Intra-operative Digital vs. Standard Mammography
|ClinicalTrials.gov Identifier: NCT01766102|
Recruitment Status : Completed
First Posted : January 11, 2013
Results First Posted : August 24, 2017
Last Update Posted : August 24, 2017
A breast biopsy in the operating room may be needed in up to 15% of patients with an abnormality on mammogram. When an abnormality is present but there is no palpable mass, the abnormality must be localized with a wire before going to the operating room. This technique is also used when a breast cancer is present but there is no mass, in order to perform a targeted lumpectomy. Once the abnormality is surgically removed, the specimen with the wire is taken to the breast imaging department for a specimen x-ray to ensure that the targeted abnormality is present within the specimen. If the abnormality is close to the edge of the specimen, additional tissue is often removed.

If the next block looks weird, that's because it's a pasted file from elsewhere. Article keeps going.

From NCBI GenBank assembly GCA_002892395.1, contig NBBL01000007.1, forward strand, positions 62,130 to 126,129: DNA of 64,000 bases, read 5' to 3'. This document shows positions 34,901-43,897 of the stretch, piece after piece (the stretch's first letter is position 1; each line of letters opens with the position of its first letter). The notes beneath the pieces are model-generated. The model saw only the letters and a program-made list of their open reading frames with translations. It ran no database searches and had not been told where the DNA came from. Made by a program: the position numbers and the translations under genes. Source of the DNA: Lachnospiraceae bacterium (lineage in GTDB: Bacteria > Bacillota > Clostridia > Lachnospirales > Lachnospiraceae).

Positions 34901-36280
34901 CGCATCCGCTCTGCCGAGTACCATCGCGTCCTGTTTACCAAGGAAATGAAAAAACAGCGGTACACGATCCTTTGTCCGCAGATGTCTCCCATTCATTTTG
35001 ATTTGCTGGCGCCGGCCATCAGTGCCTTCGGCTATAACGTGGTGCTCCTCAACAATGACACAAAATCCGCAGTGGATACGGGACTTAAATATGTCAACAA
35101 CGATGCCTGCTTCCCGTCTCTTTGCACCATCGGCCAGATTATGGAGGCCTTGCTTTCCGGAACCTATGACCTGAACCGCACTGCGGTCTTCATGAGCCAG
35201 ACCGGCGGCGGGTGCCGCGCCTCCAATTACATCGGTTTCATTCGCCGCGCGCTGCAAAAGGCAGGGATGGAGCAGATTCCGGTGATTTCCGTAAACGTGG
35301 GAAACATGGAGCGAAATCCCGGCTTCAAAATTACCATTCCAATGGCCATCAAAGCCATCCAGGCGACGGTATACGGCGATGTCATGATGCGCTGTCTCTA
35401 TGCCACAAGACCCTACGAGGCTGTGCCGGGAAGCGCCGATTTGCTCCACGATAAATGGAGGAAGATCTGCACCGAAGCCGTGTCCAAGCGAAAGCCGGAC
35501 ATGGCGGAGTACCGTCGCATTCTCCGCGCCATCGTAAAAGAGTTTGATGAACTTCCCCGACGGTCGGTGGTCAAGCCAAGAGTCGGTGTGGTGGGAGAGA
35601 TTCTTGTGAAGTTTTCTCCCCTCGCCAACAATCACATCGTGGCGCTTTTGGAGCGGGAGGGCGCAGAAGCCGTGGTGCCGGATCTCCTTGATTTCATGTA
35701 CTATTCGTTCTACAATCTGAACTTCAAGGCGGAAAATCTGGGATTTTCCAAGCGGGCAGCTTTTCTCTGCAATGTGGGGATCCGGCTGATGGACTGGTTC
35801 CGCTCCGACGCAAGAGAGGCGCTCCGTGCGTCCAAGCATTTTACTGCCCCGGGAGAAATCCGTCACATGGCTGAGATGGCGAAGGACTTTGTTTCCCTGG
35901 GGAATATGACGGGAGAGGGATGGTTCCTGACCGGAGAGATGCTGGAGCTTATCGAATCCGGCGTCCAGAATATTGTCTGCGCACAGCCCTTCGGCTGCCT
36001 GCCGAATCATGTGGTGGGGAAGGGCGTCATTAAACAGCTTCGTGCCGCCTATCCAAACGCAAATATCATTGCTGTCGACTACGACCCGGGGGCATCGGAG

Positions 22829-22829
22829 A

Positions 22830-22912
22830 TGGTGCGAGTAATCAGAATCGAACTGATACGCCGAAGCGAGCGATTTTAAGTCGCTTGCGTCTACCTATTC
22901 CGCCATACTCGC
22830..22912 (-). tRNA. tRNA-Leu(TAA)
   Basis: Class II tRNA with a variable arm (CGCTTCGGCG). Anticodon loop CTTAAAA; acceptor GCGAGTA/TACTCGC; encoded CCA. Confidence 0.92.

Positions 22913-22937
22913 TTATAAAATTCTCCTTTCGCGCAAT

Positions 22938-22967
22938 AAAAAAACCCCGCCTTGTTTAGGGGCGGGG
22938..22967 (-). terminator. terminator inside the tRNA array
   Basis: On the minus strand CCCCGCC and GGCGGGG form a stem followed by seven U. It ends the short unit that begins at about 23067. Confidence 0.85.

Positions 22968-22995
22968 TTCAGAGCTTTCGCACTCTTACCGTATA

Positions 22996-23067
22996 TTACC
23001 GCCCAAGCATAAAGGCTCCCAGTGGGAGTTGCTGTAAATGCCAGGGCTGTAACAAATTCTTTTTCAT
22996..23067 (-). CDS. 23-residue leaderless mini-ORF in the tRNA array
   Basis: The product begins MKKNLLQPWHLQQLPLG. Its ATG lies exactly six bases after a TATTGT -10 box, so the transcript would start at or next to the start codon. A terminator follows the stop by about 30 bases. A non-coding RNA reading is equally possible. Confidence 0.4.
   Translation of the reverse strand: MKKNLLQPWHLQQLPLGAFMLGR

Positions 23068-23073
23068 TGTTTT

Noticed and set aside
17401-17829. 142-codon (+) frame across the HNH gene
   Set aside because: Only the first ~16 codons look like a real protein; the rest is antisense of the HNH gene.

A newer method for evaluating the specimen is to perform imaging in the operating room. Portable digital mammography units are available for this purpose. The Biovision digital specimen mammography system is FDA-approved and currently in use in over 200 centers in the United States. Several studies have shown that intra-operative digital mammography is as accurate as standard specimen mammography and takes less time to perform. It may also decrease the chance of having to go back to the operating room to take more breast tissue after lumpectomy because of cancer cells near teh margin(s) of the specimen on final pathology. Having to go back to the operating room to take more tissue is called a re-excision.
The purpose of this study is to compare standard specimen mammography to intra-operative specimen mammography to quantify potential operating room time savings and to determine if the use of intra-operative specimen mammography decreases re-excision rates. We aim to see if intra-operative specimen mammography is more efficient and if it decreases re-excision rates.
|Condition or disease||Intervention/treatment||Phase|